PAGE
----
Looking East. The road going off the top right went Southeast to Bo Tuc (bad news!). Road going off the right center went South to Tay Ninh City eventually. Road going off the top left went North into Cambodia.  The tiny white circle in the center of the camp was the 81mm mortar pit which was about 6ft from the back door of the Teamhouse. During any sort of activity, the first man out the door of the Teamhouse immediately dropped two illum rounds down the tube, regardles of which way the gun happened to be pointed. The runway was also almost due North - South. All fixed wing operations landed from the south and took off to the south. Too many bad guys up north of the camp to fly up there unless you were in a Cobra or equivalent.

Viet Nam - 1968

The distant drone of the C-123 Provider approaching in the early morning dawn caused the war weary inhabitants of the Special Forces camp to look toward the dirt landing strip. The cargo plane on short final coming in from the south was hugging the trees. Katum Special Forces camp nicknamed Ka-boom was notorious for its mortars rockets and snipers. The tired eyes looking toward the airstrip knew the plane's arrival would bring with it as a minimum small arms fire from the forest to the north. But more than likely a few mortar rounds. The green camouflaged two-engine cargo plane touched down heavily on the lateral airstrip sending a cloud of reddish-brown dust into the humid air. The pilot applied the brakes and rapidly moved the throttle levers to the reverse range resulting in the familiar rescinding roar of a Provider assault landing. As the plane decelerated down the 2900-foot runway it simultaneously lowered its cargo ramp. This was going to be a quick off load, no one stays at Katum any longer than what is absolutely necessary. Well before reaching the end of the dirt strip the pilot cranks the duel nose wheel as far around as possible to make a 180-degree turn in preparation for a quick departure. Even before the plane reaches a full stop three men in faded green jungle fatigues with sleeves rolled up and full combat gear race off the ramp heading for the cover of the ditch near the turn around point. Holding their helmets with one hand and their snub nosed rifles with the other they crouch low to the ground in a futile attempt to make themselves smaller targets as they run. Before the gear laden group of men clear the propellers' backwash the Provider starts rolling back down the runway. All in all the landing and offloading of the human cargo took less than a minute.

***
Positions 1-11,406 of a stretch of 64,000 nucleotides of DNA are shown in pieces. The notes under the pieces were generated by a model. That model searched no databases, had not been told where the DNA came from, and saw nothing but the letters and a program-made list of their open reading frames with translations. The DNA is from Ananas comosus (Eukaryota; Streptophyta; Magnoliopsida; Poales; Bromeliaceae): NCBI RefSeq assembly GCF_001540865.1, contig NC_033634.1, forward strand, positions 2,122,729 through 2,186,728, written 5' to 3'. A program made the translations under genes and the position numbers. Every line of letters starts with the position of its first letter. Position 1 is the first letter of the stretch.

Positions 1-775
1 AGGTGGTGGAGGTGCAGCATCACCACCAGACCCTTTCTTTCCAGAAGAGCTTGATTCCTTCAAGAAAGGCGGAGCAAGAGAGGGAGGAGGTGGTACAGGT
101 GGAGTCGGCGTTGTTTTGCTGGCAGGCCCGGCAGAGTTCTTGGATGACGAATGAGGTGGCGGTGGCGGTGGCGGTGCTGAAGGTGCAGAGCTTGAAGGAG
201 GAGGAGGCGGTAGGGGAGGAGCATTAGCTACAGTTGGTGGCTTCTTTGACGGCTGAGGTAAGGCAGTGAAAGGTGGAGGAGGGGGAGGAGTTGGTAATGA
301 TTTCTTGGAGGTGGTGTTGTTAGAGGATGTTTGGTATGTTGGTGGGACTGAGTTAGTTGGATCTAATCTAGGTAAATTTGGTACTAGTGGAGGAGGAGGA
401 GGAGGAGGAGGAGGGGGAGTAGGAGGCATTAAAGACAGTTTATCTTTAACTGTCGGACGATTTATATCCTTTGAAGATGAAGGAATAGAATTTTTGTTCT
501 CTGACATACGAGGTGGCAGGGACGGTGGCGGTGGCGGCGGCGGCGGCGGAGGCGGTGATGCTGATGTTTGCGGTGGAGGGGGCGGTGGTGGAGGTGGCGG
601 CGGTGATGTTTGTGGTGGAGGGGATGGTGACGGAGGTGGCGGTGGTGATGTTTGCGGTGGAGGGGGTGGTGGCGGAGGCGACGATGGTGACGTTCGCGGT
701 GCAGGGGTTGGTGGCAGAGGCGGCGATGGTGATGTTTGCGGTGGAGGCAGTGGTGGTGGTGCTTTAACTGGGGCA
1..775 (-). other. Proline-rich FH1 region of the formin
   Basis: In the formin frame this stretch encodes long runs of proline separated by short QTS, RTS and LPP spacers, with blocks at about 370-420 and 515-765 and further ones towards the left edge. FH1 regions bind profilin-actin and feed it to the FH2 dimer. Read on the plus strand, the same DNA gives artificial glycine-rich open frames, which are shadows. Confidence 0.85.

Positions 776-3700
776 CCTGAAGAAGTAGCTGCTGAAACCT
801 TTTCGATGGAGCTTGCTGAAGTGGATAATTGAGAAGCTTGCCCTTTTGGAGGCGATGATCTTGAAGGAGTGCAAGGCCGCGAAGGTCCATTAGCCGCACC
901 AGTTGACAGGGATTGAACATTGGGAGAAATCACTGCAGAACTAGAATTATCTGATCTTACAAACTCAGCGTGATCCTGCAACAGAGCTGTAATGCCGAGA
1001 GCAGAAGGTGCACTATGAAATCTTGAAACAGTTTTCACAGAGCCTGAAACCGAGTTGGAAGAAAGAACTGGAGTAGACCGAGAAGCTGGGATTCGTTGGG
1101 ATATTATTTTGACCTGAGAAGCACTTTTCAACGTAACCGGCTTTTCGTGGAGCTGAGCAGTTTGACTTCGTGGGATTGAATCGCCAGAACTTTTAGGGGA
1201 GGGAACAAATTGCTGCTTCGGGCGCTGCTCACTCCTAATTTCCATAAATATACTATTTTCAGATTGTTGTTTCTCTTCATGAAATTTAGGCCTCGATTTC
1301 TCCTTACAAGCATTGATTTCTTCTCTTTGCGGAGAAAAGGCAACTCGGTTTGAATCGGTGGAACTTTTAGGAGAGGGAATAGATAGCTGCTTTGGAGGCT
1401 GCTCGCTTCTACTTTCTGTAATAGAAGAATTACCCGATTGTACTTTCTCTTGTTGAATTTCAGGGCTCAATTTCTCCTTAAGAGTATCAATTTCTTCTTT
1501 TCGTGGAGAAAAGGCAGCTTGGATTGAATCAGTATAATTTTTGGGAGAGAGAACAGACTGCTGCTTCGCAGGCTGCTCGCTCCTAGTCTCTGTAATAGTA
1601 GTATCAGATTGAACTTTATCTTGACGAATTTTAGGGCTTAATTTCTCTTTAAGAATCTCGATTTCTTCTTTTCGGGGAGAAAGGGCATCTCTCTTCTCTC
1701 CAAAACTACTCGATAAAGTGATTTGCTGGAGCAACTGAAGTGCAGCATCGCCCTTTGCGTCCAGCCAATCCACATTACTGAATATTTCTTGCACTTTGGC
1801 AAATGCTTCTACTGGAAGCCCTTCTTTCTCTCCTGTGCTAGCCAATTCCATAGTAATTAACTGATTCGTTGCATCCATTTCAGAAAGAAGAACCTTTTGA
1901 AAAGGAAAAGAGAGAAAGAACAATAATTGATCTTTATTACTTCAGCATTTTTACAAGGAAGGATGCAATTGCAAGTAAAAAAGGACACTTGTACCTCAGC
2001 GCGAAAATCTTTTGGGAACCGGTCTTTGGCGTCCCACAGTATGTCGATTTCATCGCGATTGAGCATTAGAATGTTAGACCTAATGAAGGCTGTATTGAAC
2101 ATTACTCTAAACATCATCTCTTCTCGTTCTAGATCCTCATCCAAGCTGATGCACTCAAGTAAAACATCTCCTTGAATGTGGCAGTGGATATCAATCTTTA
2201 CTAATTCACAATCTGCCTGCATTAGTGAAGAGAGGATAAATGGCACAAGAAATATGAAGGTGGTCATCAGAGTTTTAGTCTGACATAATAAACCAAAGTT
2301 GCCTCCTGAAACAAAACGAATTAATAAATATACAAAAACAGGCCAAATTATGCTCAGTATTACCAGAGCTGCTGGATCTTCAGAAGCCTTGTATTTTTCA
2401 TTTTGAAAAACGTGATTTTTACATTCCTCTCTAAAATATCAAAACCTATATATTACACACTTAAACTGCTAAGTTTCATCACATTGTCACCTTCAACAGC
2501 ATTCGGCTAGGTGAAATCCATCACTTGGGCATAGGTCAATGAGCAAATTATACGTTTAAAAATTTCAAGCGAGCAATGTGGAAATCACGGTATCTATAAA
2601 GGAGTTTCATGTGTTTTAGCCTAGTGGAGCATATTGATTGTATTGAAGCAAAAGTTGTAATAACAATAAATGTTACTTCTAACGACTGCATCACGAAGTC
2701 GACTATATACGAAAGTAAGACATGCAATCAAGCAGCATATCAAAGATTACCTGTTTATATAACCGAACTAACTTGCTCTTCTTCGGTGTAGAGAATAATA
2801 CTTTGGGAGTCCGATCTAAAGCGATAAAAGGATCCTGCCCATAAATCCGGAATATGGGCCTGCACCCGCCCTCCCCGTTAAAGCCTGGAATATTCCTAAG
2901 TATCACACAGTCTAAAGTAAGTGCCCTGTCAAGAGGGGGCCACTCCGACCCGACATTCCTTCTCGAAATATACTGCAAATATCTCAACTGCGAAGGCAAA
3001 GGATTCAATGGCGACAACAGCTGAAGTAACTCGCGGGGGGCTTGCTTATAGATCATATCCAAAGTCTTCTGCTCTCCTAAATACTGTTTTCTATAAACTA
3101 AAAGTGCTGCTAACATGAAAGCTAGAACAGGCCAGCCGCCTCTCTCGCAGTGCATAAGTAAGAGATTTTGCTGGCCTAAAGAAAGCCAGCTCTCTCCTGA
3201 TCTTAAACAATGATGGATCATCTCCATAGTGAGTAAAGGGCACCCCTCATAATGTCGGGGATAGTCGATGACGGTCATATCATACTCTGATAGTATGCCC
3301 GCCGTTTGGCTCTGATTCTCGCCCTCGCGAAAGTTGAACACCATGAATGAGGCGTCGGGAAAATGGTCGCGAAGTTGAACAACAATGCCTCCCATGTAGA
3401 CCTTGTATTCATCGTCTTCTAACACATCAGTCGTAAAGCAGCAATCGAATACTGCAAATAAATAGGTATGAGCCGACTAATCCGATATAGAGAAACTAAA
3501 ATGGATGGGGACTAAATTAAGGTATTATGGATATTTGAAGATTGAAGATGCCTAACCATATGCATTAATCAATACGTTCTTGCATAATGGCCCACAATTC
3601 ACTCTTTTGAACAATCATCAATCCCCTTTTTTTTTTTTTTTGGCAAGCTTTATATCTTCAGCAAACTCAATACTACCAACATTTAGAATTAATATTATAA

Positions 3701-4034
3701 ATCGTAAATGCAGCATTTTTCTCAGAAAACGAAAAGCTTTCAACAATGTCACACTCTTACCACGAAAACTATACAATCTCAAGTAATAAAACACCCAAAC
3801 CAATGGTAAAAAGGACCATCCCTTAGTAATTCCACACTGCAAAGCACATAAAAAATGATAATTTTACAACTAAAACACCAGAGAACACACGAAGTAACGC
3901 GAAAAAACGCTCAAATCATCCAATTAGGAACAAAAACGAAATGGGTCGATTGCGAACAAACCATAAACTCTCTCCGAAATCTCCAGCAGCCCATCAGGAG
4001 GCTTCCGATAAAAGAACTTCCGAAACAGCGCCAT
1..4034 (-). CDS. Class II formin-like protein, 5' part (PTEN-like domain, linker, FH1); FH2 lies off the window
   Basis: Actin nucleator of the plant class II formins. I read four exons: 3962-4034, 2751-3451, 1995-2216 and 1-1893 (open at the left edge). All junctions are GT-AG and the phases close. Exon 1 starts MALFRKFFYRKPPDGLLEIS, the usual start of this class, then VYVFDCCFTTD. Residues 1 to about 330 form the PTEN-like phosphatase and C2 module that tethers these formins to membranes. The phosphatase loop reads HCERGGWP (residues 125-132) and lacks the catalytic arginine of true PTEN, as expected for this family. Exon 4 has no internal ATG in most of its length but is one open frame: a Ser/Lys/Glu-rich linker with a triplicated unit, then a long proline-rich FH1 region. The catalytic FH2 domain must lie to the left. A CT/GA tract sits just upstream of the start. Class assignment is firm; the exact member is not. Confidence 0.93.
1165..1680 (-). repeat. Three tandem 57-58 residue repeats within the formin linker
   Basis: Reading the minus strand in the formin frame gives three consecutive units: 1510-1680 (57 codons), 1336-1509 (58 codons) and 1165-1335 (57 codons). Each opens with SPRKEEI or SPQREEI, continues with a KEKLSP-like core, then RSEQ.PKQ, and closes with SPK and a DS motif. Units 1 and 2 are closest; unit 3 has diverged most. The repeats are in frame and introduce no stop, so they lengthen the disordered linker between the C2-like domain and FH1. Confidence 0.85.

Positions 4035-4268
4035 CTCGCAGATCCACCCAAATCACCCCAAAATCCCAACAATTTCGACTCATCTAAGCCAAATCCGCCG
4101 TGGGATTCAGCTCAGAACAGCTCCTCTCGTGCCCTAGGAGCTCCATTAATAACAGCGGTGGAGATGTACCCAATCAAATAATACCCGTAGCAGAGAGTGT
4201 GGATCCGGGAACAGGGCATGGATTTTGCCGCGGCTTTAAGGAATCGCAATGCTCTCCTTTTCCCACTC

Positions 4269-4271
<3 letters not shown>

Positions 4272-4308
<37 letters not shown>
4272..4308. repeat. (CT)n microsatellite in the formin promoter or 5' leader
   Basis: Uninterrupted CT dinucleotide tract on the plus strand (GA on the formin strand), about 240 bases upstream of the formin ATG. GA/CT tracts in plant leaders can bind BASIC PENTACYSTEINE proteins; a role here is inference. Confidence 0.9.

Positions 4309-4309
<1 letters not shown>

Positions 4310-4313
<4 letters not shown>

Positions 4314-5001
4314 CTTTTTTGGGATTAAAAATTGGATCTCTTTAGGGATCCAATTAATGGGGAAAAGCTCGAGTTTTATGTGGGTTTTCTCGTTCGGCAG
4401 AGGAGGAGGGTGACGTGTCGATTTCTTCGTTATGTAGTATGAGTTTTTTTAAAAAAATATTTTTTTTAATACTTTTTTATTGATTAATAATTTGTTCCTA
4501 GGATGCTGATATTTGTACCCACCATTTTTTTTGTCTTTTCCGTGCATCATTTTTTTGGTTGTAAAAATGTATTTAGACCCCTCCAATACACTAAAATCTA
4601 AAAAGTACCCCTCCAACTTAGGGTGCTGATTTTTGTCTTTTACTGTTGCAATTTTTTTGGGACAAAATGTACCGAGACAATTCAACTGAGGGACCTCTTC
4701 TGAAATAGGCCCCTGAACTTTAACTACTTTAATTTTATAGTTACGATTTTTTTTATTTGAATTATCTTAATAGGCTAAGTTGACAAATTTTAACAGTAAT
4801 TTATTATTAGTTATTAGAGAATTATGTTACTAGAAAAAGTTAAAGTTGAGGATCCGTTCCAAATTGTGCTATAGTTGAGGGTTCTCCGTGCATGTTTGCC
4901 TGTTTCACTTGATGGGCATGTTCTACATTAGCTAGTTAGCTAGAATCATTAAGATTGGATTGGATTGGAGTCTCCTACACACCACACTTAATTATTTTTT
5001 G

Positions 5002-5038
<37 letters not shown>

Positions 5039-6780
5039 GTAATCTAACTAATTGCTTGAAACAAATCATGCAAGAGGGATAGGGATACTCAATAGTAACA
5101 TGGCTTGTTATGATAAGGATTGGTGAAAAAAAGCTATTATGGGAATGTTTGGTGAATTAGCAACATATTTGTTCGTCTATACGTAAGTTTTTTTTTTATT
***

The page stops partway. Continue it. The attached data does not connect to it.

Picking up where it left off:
Aircraft beginning to rotate and depart (rapidly) with a mortar burst just off the nose

The three loaded down with their rucksacks and CAR 15 rifles race to the ditch and dive in, the Provider roars as its engines reach full power and the J-85 jet boaster pods kick in. Turning to look at the aircraft the dust covered men see it lift off the runway taking among other things the deafening noise that may have covered enemy small arms fire. As the three lay in the ditch sweating under their flak vests and helmets the noise of the aircraft fads off in to the distance, they listen. No small arms fire. No mortars. Only the sound of insects and the distant noises of the camp some 500 meters away. Had they been shot at and just didn't hear it or was this their lucky day and the enemy got caught sleeping? The three lay in the ditch watching and listening.

To the enemy observing from the surrounding forest the three looked like army troops but they weren't. They were part of an elite group of men called Combat Controllers, the United States Air Force's ground warriors. A small group of highly trained airmen who facilitated the Air Force support of ground forces in hostile environments. These three Controllers were assigned to the 8th Arial Port Squadron at Tan Son Nhut Air Base. Their mission for the next week or so was to help the Air Force re-supply Katum.

This was not the first time a Combat Control Team (CCT) had been sent into Katum to work this mission; numerous teams had come into the camp since its establishment in February 1968. Two of the team members had been to Katum on at least one other occasion Captain Kent L. Helber and Buck Sergeant Rudolph A. Elizondo. In fact Helber had been wounded by small arms fire the last time he had been at Katum. As for the third member of the team Staff Sergeant Billie W. Slayton this was his first time to Katum but not his first time in combat. He had been in plenty of action up to this point to include the siege of Khe Sanh were he was wounded by mortar fire. So this team was not lacking in experience and that experience was telling them to sit tight and listen before making a run for the camp.

After several minutes without incident the veterans agreed it was time to move to the camp. The only entrance to the camp faced the landing strip and was about 500 meters away. The three rose from the relative safety of the dank ditch and quick timed it to the camp ignoring the temptation to look back toward the woods where the Viet Cong or North Vietnamese Regulars or whoever else was not happy with the camps location might be putting a bead on them.

Katum is located approximately eight kilometers south of the Cambodian border in the South Vietnam province of Tay Ninh in III Corps Tactical Zone. A small camp measuring about 100 meters across and designed in the shape of a five-pointed star. The camp consisted of three circular defensive berms one within the other. The outer berm was manned by local indigenous Vietnamese civilian irregular troops who were part of the Civilian Indigenous Defense Group (CIDG). The second berm inside the first was manned by a mix of non-local Vietnamese and Cambodians soldiers. And the center berm was manned by Americans Montagnards and very trusted Vietnamese. Between the outer and second berm the indigenous troops' families lived. Between the second and center berm lived the non-indigenous troops. Inside the center berm was the command post a US Army battery of 105mm howitzers and the living quarters of the US troops. Each of the berms provided a defensive ring manned with M-60 machine gun bunkers and firing positions.